“Calling Out To You” – Voices of a Distant Star (manga) – 6/10 Pumpkin Pies


Absence diminishes small loves and increases great ones, as the wind blows out the candle and blows up the bonfire. ~Francois de la Rouchefoucauld

Mangaka: Makoto Shinkai and Sumomo Yumeka

Genre: Romance/Sci-fi/Drama/Mecha

Review Status: Complete (1 Volume/1 Volumes)

Licensed: No. this manga is not licensed in the US currently, but it was formerly licensed by Tokyopop.

Art: Light and sketch-like. There really isn’t solid shading, it’s mostly in shades of gray and done lightly. The character designs and layout are pretty solid and true to the anime.

Summary: To what distance would you go for your one true love? In the midst of an alien invasion, Mikako joins the resistance, leaving behind the one young man she loves. As she goes deeper into space, Mikako’s only connection with her boyfriend is through cell-phone text messages. The war rages on and years pass, but Mikako barely ages in the timelessness of space while Noboru grows old. How can the love of two people, torn apart by war, survive? (Tokyopop)

Review: There are a few things that make a manga. One is the art and whether you can stand to look at it. The other two are the story and the characters, which combine to make something enjoyable. This manga mixed them in a way that leaves me with confused feelings.

On one hand, the characters and sentimentality this manga evokes are strong and moving. This manages to capture the longing for a loved one, impossibly far away, in a way that really speaks to anyone who has had to be far away from their own family and loved ones. Being away from them is hard in the first place- being away from them for years at a time, rarely in contact, and not knowing when you’ll ever see or speak to them is something else.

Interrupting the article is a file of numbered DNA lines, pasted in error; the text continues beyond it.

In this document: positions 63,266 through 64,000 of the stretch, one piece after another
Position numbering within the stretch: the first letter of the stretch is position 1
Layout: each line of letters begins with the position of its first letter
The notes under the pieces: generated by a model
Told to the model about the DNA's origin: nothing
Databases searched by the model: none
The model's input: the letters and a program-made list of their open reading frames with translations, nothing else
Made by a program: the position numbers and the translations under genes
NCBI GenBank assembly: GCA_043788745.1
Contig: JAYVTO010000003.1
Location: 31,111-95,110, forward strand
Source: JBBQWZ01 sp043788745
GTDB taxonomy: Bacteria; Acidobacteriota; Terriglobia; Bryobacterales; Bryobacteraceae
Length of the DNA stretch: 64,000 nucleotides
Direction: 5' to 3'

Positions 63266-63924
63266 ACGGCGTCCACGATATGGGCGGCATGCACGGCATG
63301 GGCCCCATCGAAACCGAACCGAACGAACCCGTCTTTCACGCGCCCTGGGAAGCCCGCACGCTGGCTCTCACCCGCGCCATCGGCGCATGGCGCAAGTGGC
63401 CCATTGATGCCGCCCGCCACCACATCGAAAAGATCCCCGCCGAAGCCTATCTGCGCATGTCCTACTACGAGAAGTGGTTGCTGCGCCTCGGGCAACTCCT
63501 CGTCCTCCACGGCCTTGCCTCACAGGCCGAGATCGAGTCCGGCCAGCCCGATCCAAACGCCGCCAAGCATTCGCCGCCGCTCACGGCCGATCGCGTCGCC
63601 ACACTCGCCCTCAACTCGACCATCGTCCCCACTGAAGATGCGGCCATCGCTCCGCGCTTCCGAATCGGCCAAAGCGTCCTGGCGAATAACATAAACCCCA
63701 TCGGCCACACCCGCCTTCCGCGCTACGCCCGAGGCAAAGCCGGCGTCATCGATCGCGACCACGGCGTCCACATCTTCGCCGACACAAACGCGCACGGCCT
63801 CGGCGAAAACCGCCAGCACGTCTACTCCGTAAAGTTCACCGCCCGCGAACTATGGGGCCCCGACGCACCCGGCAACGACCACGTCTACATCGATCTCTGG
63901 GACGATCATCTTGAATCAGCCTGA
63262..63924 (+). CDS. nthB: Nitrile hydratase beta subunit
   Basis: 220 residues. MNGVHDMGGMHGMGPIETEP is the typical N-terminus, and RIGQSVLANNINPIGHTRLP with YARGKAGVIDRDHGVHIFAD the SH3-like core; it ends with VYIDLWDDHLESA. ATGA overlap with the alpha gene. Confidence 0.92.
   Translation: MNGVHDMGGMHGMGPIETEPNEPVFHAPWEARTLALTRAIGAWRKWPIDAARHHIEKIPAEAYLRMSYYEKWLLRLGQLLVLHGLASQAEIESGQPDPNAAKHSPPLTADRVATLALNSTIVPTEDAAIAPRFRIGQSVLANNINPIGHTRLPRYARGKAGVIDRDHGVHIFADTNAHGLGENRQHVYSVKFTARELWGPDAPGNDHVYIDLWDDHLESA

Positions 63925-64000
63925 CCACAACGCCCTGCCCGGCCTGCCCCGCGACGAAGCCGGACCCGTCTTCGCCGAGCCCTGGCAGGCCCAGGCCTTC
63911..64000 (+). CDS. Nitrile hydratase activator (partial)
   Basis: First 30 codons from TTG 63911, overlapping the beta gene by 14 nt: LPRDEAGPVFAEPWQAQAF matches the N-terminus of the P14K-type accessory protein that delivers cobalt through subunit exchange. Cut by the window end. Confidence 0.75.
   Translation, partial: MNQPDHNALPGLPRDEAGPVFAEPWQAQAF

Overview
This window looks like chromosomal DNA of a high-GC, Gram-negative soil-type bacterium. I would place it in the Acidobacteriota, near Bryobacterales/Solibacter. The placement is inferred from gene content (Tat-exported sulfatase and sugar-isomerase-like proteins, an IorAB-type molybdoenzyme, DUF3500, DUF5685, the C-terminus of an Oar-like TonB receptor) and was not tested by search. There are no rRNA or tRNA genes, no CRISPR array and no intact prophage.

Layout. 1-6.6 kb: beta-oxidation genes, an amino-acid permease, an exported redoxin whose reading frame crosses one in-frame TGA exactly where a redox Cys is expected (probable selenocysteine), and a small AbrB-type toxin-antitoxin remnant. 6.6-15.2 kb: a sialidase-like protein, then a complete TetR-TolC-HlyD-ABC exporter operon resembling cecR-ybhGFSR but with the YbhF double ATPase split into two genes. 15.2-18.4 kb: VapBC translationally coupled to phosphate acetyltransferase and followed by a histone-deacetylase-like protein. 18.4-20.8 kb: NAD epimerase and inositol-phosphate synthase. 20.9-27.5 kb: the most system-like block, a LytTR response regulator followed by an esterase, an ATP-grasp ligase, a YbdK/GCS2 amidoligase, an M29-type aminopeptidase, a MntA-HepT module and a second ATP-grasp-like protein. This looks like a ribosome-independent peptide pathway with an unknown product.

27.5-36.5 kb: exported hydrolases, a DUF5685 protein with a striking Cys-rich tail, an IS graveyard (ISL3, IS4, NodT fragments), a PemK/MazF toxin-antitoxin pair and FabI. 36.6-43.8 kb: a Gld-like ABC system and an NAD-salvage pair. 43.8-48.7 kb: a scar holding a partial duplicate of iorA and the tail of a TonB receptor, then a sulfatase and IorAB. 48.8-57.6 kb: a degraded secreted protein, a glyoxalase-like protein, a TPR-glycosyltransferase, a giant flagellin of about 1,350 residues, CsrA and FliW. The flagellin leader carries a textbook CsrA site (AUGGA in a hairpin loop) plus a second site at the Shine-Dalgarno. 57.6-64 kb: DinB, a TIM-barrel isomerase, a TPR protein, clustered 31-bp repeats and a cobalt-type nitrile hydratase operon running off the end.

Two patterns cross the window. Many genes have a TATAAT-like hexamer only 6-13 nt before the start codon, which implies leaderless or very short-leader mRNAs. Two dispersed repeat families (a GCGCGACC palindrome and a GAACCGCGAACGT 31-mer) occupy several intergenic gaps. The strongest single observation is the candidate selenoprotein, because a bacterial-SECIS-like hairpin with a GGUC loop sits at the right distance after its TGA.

What mars that wonderful feeling of longing that is so exquisite in its presentation is the whole premise. People are randomly selected to be pilots of very large, expensive machines. The idea that any government, no matter how desperate, would throw people at random into these machines and then send them into a war zone is completely unbelievable. There’s no sign that there is some sort of shortage of people who are over the age of 18 and are smart, intelligent, and able to be pressed into service if it’s that desperately needed- one need only take a look at how Israel manages its army to see that it can and is done. However, it’s just taken as a matter of course for this lottery to exist.

Unfortunately, this means a lot of the feelings and sorrow I had were constantly interrupted by the thought that no government would ever do such a thing and made the whole storyline stupid and ridiculous.

Overall, suspension of disbelief is necessary to create a world that the reader can get lost in, and that failed hard in that respect, which ruined the emotion that the manga had.

Recommended: 10+. There are brief mentions of death- there is a war going on- but there is no language, no fanservice, and the worst there is in terms of gore are the burn scars on a victim of the attacks.

Other titles you might enjoy:
5 Centimeters Per Second (anime)
The Place Promised In Our Early Days (anime)
Children Who Chase Lost Voices From Deep Below (anime)
Saikano (anime)
Ef- A Tale Of Memories/A Tale of Melodies (anime)
The Girl Who Leapt Through Time (anime)

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